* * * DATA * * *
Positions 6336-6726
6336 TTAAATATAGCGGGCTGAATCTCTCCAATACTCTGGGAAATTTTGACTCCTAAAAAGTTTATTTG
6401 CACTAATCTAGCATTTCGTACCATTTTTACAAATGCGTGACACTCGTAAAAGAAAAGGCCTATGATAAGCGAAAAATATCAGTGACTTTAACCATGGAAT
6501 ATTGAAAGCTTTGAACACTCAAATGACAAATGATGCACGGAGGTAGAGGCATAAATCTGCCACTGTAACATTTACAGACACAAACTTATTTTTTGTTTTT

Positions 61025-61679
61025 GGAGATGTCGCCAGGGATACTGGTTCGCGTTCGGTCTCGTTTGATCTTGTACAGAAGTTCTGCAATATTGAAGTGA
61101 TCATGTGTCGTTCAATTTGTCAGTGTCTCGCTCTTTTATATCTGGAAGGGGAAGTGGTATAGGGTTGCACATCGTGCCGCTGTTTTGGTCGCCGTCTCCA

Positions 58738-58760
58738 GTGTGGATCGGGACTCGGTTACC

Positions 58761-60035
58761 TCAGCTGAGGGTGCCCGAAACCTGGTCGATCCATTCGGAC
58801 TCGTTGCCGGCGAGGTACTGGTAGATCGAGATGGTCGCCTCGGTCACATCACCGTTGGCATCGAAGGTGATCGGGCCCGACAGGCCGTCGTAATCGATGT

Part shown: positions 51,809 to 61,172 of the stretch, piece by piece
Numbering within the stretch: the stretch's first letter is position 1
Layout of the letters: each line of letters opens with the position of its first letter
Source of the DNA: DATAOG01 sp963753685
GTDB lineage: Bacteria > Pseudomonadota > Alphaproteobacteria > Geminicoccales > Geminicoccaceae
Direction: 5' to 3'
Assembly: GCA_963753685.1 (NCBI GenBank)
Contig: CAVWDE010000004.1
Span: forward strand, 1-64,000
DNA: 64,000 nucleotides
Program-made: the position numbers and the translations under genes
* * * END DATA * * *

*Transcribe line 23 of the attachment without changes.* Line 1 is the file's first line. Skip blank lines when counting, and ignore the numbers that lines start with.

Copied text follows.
Program-made: the position numbers and the translations under genes